I was looking for a way to mount my iPhone in my car in a position that allowed me to easily see the screen without having to look away from the road too much and operate the phone with out letting go of the steering wheel. I didn't want anything that would damage the interior with adhesives or screws. When shopping for car mounts I found suction cup style windshield mounts, which were very cheep but California law prohibits what you can attach to your windshield. Vent clip attachments would not place the phone where I wanted it and, of course, would block a vent. Custom molding mounts were too expensive and would have to be replaced if I ever changed cars.
A friend of mine came up with a pretty good solution by sticking an inexpensive suction cup type phone mount to the glass in front of her instrument panel. I found a suction cup windshield mount holder for a couple bucks online. I ordered two, one for my car and one for my wife's. Unfortunately the glass on my wife's instrument panel is curved so the suction cup couldn't get a seal and the only place it fit on my car covered the odometer and tended to fall off every now and then.
My solution was to make an adapter that would securely attach the car mount holder to the dashboard.
- Thin sheet of aluminum or tin. It should be strong enough to hold its shape but thin enough to wedge between the molding pieces on your car's dashboard. (I found some at an art supply store with the model making stuff for less than $5. I'm sure you could find something similar at a hobby shop or hardware store. You could probably salvage a suitable piece of flexible smooth metal from a tin container or some other product.)
- Cheap suction cup style windshield car mount holder for your phone or device.
- Tin snips or super strong scissors (anything that can cut a thin sheet of semi-soft metal)
- Thin cardboard
- Pencil, Sharpie(marker), and/or some other mark making implement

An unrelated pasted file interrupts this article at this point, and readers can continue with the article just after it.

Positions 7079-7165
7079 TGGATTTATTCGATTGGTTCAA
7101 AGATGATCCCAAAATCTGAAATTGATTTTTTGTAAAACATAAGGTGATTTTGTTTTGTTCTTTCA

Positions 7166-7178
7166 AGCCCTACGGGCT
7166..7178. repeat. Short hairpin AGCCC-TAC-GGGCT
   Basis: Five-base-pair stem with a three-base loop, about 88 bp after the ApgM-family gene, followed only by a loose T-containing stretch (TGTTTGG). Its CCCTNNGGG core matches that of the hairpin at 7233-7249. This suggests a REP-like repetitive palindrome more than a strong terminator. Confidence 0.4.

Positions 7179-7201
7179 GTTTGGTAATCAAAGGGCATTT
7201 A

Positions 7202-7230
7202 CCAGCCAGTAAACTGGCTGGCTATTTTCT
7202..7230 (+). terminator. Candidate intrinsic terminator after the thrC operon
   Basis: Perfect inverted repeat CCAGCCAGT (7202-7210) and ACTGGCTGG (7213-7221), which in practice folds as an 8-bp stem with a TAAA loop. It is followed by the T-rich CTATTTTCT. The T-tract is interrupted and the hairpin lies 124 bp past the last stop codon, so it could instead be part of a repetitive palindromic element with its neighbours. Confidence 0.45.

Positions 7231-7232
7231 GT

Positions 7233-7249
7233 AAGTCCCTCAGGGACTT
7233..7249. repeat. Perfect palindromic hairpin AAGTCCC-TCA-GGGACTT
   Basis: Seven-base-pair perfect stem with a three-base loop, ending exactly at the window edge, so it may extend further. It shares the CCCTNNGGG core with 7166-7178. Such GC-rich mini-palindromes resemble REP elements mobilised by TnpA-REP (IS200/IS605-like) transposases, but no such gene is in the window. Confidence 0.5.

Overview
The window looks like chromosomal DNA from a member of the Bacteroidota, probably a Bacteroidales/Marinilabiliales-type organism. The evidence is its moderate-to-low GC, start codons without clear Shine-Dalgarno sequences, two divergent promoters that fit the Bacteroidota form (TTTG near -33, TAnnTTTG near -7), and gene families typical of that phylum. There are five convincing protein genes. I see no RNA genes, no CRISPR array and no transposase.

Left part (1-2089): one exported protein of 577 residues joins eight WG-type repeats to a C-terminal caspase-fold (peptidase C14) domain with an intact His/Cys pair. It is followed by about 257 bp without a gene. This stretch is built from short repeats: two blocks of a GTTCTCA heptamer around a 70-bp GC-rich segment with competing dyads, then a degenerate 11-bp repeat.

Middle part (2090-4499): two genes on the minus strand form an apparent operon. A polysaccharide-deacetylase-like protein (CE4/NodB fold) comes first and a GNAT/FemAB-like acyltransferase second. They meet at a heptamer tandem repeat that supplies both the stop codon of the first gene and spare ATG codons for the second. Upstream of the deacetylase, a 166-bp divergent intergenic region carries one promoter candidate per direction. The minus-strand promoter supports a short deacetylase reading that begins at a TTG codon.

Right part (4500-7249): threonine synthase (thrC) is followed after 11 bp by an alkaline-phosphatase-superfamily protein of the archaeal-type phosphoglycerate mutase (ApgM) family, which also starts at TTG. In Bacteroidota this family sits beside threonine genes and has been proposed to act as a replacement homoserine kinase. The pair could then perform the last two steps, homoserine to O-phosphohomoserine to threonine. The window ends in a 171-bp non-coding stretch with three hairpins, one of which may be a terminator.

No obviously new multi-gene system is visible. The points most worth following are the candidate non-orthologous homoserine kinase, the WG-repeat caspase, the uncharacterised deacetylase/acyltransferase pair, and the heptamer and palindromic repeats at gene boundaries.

- Spray paint
- Painter's/Masking tape
- Bench vice
- Scrap wood
- Sand paper or grinding wheel
Step 1: Choose your location.
Find a flat spot on your dash where two molding pieces meet. You will wedge the tabs on the back of your adapter into the small gap between the molding pieces.
I chose the spot under the top edge of the dash and above the air vent. This will put the holder within reach of the steering wheel and easily viewable while driving.
Step 2: Make a template. (Measure and Mark)
Slide each end of the cardboard into one of the gaps between the molding until it stops. Mark the depth with a pencil.
Then trace the suction cup at the base of the holder onto the middle of the cardboard.
Step 3: Make a template. (Trim to size)
Step 4: Make a template. (Folding)
Step 5: Mark folds and cut lines onto metal sheet.
Also trace the shape of the suction cup at the base of the phone holder.
Step 6: Mark corner tabs.
Be sure note which lines you will cut and which ones you will fold.
Step 7: Cut your cut lines.
Step 8: Correct any warping.
Step 9: Fold your fold lines.
Use the straight edge of a table or scrap wood to make your bends.
For small areas that are hard to hold with your fingers a table vice is handy. If you don't have that pair of flat nosed pliers works pretty well too.
Bend up your triangular tabs about 90 degrees. leave room to attach the holder base. You will fold them over the rest of the way later.
Step 10: Test it in the fit.
Step 11: Paint (Optional)
Note: You may want to paint the adapter after you have the suction cup in place and use a glossy paint rather than flat. I found that the suction cup did not want to seal over the mat paint. I also found the paint can crack or chip when you are bending the triangular tabs into place.
You will see in a later step that I had to add some adhesive to get a good seal and touch up the chipped paint in some areas.
Step 12: Attach the adapter to the holder base.
Note: Because I painted the metal before I attached the base, I had to add some silicone adhesive to the suction cup to get a better seal. I used silicone sealer because it is easy to remove from plastic if I ever want to remove the adapter.
You can see in the photo how the paint chipped where I bent the tabs over. I had to touch up the edges with more spray paint.